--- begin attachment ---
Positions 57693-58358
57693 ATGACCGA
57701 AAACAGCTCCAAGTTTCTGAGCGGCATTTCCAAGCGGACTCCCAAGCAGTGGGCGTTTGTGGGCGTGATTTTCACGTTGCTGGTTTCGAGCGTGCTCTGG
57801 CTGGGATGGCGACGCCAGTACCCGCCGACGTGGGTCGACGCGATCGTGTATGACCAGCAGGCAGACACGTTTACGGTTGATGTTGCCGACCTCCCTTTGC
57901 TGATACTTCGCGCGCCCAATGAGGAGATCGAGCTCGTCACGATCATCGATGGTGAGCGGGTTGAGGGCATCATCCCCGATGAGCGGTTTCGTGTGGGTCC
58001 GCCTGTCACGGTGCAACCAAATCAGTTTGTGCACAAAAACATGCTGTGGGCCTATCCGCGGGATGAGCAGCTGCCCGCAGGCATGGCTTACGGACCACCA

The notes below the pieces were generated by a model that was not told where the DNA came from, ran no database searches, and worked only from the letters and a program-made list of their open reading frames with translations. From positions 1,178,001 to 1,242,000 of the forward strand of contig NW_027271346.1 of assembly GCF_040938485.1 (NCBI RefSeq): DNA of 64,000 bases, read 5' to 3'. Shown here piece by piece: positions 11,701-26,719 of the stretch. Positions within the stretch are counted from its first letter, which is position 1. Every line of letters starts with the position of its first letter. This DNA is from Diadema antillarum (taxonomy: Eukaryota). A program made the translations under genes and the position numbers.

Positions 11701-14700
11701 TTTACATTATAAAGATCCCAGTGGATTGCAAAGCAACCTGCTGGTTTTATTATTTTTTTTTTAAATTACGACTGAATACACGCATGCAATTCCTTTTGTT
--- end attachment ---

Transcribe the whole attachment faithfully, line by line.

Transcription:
Positions 57693-58358
57693 ATGACCGA
57701 AAACAGCTCCAAGTTTCTGAGCGGCATTTCCAAGCGGACTCCCAAGCAGTGGGCGTTTGTGGGCGTGATTTTCACGTTGCTGGTTTCGAGCGTGCTCTGG
57801 CTGGGATGGCGACGCCAGTACCCGCCGACGTGGGTCGACGCGATCGTGTATGACCAGCAGGCAGACACGTTTACGGTTGATGTTGCCGACCTCCCTTTGC
57901 TGATACTTCGCGCGCCCAATGAGGAGATCGAGCTCGTCACGATCATCGATGGTGAGCGGGTTGAGGGCATCATCCCCGATGAGCGGTTTCGTGTGGGTCC
58001 GCCTGTCACGGTGCAACCAAATCAGTTTGTGCACAAAAACATGCTGTGGGCCTATCCGCGGGATGAGCAGCTGCCCGCAGGCATGGCTTACGGACCACCA

The notes below the pieces were generated by a model that was not told where the DNA came from, ran no database searches, and worked only from the letters and a program-made list of their open reading frames with translations. From positions 1,178,001 to 1,242,000 of the forward strand of contig NW_027271346.1 of assembly GCF_040938485.1 (NCBI RefSeq): DNA of 64,000 bases, read 5' to 3'. Shown here piece by piece: positions 11,701-26,719 of the stretch. Positions within the stretch are counted from its first letter, which is position 1. Every line of letters starts with the position of its first letter. This DNA is from Diadema antillarum (taxonomy: Eukaryota). A program made the translations under genes and the position numbers.

Positions 11701-14700
11701 TTTACATTATAAAGATCCCAGTGGATTGCAAAGCAACCTGCTGGTTTTATTATTTTTTTTTTAAATTACGACTGAATACACGCATGCAATTCCTTTTGTT